According to data on CDC.gov, commercial fishing is one of the most hazardous occupations in the United States, with a fatality rate 29 times higher than the national average worker fatality rate. The NIOSH Western States Division (WSD) office in Alaska has been studying fishing safety since 1991 in an effort to reduce the number of commercial injuries and fatalities. The CDC has found that the biggest risks to fishermen are vessel disasters, falls overboard and machinery on deck.Read More
Seamen and other maritime crew take on considerable risks in their job. In the tragic event of a wrongful death there are protections provided under the Jones Act. The person considered the personal representative of a seaman / crew member who died on shore or within three nautical miles from shore, may bring a wrongful death claim under the Jones Act. This representative is typically representing the surviving widow or husband and children. In the absence of these relationships then the employee’s parents, siblings, or others dependent on the seaman may be represented.Read More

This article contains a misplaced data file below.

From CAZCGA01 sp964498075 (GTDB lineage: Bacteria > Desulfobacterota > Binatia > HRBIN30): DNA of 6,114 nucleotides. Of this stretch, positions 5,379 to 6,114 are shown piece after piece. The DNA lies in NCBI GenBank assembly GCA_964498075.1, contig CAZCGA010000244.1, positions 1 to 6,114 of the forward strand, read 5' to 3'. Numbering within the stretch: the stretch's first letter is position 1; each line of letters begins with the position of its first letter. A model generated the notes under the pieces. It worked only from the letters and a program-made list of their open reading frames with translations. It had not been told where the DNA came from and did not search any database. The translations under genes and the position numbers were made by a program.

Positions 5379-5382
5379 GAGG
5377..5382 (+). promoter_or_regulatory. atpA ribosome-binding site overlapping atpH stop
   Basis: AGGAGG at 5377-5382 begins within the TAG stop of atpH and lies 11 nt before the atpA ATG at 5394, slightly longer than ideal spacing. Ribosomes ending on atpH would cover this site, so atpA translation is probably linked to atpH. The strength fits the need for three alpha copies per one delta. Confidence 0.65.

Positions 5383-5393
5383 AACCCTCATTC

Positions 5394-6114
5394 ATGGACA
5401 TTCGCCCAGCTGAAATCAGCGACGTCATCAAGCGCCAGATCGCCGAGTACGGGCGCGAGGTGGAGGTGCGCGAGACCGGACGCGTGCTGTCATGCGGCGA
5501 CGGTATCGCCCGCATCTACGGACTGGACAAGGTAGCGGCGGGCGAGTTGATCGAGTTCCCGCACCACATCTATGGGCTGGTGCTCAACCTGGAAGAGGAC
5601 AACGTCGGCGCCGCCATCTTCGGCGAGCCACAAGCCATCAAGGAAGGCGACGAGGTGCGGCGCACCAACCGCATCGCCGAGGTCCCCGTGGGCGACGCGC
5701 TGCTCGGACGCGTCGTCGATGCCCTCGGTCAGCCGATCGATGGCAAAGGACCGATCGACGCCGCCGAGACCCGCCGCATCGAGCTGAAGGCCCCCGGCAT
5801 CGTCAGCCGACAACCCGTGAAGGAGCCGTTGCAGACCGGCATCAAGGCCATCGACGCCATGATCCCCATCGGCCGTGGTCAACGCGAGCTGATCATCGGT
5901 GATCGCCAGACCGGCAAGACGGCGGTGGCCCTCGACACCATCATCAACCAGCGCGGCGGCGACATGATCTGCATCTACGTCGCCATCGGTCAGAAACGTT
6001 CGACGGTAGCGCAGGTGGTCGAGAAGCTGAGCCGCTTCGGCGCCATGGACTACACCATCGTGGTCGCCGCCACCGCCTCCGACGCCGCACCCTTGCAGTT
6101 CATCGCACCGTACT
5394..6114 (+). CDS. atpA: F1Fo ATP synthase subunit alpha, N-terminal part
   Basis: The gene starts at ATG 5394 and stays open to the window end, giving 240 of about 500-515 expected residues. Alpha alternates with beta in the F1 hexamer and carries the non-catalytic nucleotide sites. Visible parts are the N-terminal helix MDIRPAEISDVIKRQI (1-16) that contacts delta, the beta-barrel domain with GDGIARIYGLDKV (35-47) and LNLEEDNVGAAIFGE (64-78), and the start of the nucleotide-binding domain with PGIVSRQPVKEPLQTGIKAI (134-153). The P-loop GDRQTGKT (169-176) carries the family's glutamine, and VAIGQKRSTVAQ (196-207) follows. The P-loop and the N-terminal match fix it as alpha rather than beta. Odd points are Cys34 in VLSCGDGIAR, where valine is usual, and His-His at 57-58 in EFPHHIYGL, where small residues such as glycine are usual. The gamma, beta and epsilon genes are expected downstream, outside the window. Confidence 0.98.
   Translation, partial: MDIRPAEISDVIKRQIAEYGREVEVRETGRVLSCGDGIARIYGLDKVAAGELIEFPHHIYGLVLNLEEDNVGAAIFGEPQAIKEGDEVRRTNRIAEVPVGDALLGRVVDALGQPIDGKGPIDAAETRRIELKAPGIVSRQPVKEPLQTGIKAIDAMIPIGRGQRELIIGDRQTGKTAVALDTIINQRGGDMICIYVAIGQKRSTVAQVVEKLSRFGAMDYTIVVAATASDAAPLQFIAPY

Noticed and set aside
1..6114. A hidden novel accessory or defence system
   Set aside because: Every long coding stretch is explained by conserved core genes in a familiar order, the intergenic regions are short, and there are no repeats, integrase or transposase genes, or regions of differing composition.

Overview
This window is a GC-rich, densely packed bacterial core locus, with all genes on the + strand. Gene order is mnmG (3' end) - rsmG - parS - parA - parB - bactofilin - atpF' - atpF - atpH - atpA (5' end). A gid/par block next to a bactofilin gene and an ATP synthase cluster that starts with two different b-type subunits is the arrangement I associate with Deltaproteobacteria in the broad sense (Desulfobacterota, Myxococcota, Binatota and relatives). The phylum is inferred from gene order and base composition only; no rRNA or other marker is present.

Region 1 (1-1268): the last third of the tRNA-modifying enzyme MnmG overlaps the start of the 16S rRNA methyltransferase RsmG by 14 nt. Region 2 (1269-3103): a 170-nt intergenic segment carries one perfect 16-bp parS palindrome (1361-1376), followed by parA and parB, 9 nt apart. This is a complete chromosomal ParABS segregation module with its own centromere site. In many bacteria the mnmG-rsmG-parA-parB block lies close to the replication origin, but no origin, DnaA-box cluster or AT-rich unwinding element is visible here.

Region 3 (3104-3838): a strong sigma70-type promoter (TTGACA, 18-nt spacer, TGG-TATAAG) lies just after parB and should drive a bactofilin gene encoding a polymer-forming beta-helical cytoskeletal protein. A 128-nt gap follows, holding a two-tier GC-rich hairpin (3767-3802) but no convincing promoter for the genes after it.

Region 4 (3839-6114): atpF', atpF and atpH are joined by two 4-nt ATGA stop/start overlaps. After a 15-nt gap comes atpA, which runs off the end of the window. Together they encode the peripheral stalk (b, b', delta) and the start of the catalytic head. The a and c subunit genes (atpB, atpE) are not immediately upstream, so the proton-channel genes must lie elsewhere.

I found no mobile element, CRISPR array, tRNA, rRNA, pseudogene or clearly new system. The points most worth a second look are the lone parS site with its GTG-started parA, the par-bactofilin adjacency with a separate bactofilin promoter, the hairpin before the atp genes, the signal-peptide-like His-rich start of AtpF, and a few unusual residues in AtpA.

Yes, a seaman may be entitled to recover damages if he is injured in a maritime accident. The Jones Act specifically allows for a seaman to recover for injuries suffered during the course of his employment while at sea. The family of a seaman who is killed while he is employed at sea may also be eligible to file a wrongful death suit under the Jones Act. Whether the injured party is able to recover will depend upon the actions of the people who control the ship and the circumstances of the case.